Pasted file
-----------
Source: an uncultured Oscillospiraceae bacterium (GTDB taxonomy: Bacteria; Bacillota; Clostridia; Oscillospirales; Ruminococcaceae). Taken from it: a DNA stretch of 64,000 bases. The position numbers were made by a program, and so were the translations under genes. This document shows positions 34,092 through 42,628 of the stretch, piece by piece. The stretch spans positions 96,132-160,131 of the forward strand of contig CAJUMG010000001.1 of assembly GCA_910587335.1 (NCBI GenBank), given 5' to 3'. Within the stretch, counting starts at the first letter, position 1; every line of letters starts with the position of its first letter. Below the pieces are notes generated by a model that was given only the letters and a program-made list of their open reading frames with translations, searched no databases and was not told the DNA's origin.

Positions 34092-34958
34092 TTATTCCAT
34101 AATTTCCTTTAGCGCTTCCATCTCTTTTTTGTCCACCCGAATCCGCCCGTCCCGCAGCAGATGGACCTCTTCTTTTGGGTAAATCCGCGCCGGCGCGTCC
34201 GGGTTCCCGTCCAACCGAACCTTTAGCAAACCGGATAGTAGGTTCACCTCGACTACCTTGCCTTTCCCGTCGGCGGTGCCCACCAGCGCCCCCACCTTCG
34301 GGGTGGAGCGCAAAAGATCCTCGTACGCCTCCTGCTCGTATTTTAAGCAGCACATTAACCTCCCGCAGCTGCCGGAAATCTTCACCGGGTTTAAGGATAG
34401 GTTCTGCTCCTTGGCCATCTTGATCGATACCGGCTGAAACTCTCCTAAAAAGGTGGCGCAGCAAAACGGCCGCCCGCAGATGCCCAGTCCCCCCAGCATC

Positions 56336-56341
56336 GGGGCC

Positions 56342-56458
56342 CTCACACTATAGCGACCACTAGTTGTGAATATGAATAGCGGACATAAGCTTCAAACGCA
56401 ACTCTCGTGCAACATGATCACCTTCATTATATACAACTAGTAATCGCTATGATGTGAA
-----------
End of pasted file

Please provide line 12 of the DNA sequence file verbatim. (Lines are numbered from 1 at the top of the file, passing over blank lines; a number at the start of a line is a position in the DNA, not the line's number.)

56401 ACTCTCGTGCAACATGATCACCTTCATTATATACAACTAGTAATCGCTATGATGTGAA